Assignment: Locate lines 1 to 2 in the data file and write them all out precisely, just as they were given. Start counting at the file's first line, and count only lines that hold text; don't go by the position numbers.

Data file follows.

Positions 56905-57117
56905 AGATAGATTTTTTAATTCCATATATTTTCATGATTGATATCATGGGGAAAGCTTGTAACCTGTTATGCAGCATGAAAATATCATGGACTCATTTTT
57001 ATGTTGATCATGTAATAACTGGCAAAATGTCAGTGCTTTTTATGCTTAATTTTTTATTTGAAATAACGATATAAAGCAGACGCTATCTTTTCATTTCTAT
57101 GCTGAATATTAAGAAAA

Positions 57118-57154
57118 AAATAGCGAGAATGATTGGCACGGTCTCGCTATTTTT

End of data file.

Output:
Positions 56905-57117
56905 AGATAGATTTTTTAATTCCATATATTTTCATGATTGATATCATGGGGAAAGCTTGTAACCTGTTATGCAGCATGAAAATATCATGGACTCATTTTT